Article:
Effects of individual differences on higher-level processes
Broadly, I am interested in understanding how individual variation, especially in physiological state (e.g., energy, age, egg load, etc.), affects population- and community-level processes. I consider how individuals make behavioural decisions (mechanisms) as well as their outcomes.
I use a combination of theoretical and experimental approaches, encompassing field and lab work together with mathematical modeling and analysis.
Habitat selection decisions of individuals and effects on population-level processes
Under the supervision of Bernie Roitberg (Simon Fraser University) and Chao Li (Canadian Forest Service) my doctoral thesis considers how both energy and time constraints affect habitat selection decisions of individuals. I specifically consider how these constraints modulate habitat (i.e., host) selection in mountain pine beetle (MPB) and the resulting attack distributions of MPB in pine forests.
Successful mating and reproduction in this bark beetle species is contingent on successful search and colonization of host trees, which involves coordinated ‘mass attack’ required to overwhelm the host tree’s defences. Thus, an individual’s host selection decision policy must incorporate assessments of habitat resource quality, host defensive capability, and expected conspecific attack densities. Timing of attack and individual energy (lipid) reserves are further expected to modulate individual decisions.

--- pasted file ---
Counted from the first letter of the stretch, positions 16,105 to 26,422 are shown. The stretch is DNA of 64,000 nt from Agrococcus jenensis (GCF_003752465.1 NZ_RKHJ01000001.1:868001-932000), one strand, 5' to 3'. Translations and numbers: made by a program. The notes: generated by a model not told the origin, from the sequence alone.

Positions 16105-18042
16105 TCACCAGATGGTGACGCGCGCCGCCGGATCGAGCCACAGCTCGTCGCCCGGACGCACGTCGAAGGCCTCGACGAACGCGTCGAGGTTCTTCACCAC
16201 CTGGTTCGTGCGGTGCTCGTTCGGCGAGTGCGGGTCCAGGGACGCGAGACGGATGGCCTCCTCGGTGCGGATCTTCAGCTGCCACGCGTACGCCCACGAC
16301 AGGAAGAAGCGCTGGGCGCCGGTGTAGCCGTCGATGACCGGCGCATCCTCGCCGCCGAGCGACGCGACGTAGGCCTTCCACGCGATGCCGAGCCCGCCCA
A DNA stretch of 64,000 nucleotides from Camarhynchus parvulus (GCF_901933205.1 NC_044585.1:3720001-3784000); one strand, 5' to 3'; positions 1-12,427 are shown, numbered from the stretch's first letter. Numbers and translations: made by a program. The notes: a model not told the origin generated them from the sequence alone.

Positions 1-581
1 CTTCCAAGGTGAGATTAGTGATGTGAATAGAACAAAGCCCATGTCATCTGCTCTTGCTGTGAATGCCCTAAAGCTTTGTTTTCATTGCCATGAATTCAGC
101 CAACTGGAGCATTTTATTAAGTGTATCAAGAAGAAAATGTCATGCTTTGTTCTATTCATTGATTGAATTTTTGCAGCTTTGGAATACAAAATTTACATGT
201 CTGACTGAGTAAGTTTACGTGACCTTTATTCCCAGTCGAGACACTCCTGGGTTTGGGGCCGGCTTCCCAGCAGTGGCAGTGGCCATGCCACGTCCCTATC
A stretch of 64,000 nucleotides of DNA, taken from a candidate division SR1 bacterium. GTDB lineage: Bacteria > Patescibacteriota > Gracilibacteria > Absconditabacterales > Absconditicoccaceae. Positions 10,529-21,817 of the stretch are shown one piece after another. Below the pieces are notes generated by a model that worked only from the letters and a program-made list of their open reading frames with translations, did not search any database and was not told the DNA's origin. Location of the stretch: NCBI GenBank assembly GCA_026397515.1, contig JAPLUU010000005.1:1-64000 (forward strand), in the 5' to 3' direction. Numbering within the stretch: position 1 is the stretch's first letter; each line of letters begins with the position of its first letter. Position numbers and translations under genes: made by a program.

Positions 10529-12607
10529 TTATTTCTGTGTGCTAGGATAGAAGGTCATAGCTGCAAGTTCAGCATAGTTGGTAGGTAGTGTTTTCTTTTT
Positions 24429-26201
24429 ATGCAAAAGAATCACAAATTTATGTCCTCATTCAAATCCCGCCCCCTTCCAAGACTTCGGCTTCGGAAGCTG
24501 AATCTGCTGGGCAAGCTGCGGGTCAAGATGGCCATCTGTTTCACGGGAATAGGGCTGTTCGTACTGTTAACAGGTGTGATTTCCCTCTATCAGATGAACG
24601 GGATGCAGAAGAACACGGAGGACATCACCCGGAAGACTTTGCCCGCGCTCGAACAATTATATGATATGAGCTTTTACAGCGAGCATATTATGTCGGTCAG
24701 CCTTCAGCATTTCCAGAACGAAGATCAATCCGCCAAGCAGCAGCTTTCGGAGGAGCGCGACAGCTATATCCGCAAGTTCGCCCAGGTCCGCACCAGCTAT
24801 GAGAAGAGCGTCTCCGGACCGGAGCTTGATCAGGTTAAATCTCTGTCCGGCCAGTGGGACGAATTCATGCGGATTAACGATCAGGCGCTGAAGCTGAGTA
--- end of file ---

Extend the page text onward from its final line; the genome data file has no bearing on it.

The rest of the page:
Theoretical implementation of bark beetle genetic control
Selfish genetic elements have the potential to drastically reduce the fitness of a pest population via meoitic drive. I evaluate the theoretical potential for such a mechanism to maintain beetle populations below outbreak levels by coupling classic analytical population dynamics and population genetics models incorporating this genetic control element, within a spatially explicit simulation model of beetle infestation across a forest landscape.
Temperature-Dependent Community Dynamics
Working with Bernie Roitberg (SFU), Erin Udal (SFU), and Franz Simon (SFU), we are developing a temperature-dependent tritrophic community model of a plant, herbivore, and predator system. We are examining the effects of temperature changes and refugia on the dynamics and stability of such systems. We are following up with experiments to test the outcomes of the models.
Evolution of Omnivory in a Community Context
We developed an evolutionary simulation model to consider the feeding strategies (broadly classified as three feeding types: herbivores, omnivores, and carnivores) of a community of individuals and explore how the intrinsic properties of these foragers and extrinsic characteristics of their environment determine the prevalence of omnivores and other feeding types.